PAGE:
Roubles for Russian gas “likely to lead to restructuring of commodity trade flows”
Bayes commodities expert predicts alternative sources and routes for European energy if Russian counter-sanctions are upheld.
In response to sanctions against Russia, President Vladimir Putin has signed a decree stating that buyers of natural gas from many of the world’s markets must pay for its supply in roubles.
“With very few exceptions, commodities are priced and traded internationally in US Dollars as the de facto world currency,” Professor Tamvakis said.
“It would appear that Russia is simply showing defiance by forcing the West to accept the rouble as a strong currency, in exchange for continuing to supply gas. From the point of view of the buyer it means that they have to buy roubles – typically in exchange for these Dollars – to make payments to Gazprom. This would give some leverage to the Russian central bank and allow hard currency to flow back to Russian coffers.
“This would also imply that European buyers have to deal with the Russian central bank, which is under sanctions, and applies even if they do so indirectly via the currently unsanctioned Gazprombank.
“In the past there was a suggestion by Saudi Arabia and other OPEC members to replace these Dollars with Euros or other strong currencies to pay for its oil because of the weakness of the Dollar, but this never materialised. Similarly, I can’t see a switch to roubles being sustainable for gas, and even if it does it will not take long for buyers to find alternative sources of gas and forego rouble payments altogether.”
Redirection of trade flows
Professor Tamvakis believes Russia risks losing buyers for its gas if it pushes too hard on its demands.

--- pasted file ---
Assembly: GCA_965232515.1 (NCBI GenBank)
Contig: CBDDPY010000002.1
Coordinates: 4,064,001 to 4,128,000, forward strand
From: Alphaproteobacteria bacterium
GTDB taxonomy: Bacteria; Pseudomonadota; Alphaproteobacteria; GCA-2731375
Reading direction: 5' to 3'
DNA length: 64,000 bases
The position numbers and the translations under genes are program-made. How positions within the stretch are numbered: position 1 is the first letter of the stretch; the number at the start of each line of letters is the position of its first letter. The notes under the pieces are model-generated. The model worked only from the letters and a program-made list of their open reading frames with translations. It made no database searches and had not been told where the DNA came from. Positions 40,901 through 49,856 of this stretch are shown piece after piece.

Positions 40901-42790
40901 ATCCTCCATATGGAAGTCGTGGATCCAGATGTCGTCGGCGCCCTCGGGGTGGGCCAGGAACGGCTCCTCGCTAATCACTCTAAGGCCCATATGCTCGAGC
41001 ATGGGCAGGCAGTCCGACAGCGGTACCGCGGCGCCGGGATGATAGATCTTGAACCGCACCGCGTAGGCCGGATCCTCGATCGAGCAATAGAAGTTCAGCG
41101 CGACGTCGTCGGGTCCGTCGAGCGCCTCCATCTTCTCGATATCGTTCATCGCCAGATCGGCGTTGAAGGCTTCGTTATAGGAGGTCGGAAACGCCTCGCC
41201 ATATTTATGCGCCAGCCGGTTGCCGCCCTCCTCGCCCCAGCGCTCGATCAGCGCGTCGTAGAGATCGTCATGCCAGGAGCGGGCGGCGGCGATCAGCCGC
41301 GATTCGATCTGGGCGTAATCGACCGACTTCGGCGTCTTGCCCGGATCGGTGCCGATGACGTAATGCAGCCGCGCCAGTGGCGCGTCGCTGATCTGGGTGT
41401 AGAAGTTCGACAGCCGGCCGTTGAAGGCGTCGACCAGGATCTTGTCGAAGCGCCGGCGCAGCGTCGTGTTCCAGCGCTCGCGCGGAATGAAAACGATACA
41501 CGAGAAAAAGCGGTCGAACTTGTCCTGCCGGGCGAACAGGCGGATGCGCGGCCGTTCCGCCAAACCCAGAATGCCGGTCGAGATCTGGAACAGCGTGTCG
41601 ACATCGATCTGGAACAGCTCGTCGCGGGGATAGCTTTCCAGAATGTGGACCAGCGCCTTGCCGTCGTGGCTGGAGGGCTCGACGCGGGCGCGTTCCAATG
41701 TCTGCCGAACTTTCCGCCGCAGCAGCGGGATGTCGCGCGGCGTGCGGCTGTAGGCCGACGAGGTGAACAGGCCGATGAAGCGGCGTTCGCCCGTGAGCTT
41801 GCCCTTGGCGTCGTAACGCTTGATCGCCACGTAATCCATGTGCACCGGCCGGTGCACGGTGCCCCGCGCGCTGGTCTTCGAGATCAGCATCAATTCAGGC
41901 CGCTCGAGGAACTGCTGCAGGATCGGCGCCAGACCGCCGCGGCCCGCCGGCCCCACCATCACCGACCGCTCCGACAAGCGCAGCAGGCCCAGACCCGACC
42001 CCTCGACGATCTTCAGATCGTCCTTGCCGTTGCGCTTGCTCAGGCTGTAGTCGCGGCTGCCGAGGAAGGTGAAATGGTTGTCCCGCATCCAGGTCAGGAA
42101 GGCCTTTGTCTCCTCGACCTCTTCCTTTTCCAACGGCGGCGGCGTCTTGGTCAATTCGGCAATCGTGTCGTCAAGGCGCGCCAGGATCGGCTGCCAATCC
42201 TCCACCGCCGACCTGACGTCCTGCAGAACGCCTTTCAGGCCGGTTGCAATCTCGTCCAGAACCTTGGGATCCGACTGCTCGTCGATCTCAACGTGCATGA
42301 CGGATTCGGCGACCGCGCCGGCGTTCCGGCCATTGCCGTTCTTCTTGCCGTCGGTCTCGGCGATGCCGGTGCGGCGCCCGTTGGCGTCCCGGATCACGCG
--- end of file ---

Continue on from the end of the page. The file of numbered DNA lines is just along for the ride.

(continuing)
“In the short term it will be the European Union (EU), and particularly Germany, which is the most reliant on Russian gas and will suffer from the interruption of Russian gas supply” Professor Tamvakis continued.
“Germany and Austria are already talking about rationing gas if Gazprom insists on accepting payments only in roubles. Gas from elsewhere, such as the North Sea or liquefied natural gas (LNG) imports can replace some of the potential loss of Russian supply and these alternative sources will continue being paid in US Dollars. Such a transition will be difficult and costly in the short term though.
“In the longer term, we are likely to see restructuring of commodity trade flows – especially for energy. As it stands, Asia is the largest importer of energy commodities with China the largest oil importer and India the third largest. Russia has been targeting these two countries in the last decade in order to diversify its client base away from the EU.
“It will be interesting to see whether Russia insists on rouble payments from these two countries as well. It has not given any such indication so far.
“If increased gas and oil flows are redirected towards Asia, via the North Sea Route and Siberian pipelines like Power of Siberia and ESPO, Europe will need to obtain its gas from elsewhere – which could include pipeline imports from Azerbaijan, and pipeline gas from Algeria via Spain.
“It is certainly possible for increased LNG flow from the United States, Qatar, West Africa and even Australia to Europe, provided Asian import requirements can be satisfied by increased Russian exports.”
Painful process of reducing reliance on Russia
Although Professor Tamvakis believes there are short-term solutions, changes will come at a cost.
“It is difficult to forecast how long these sanctions will last, and I think the process of reducing this reliance will be long and initially painful,” he said.
“Sanctions imposed on Iran, for instance, are still very much in place despite talks to find a solution. The big difference here is that only very few individual countries were dependent on Iranian exports and it was relatively painless to find alternatives. With Russia, the whole of Europe is reliant, even more so Germany, and it will be very difficult to decouple from Russia but equally difficult to trust Russia again.
“The fix will involve switching to new suppliers, building new infrastructure and accelerating pathways to net zero by reducing reliance on oil – for transportation – and gas for industry, heating and power generation.”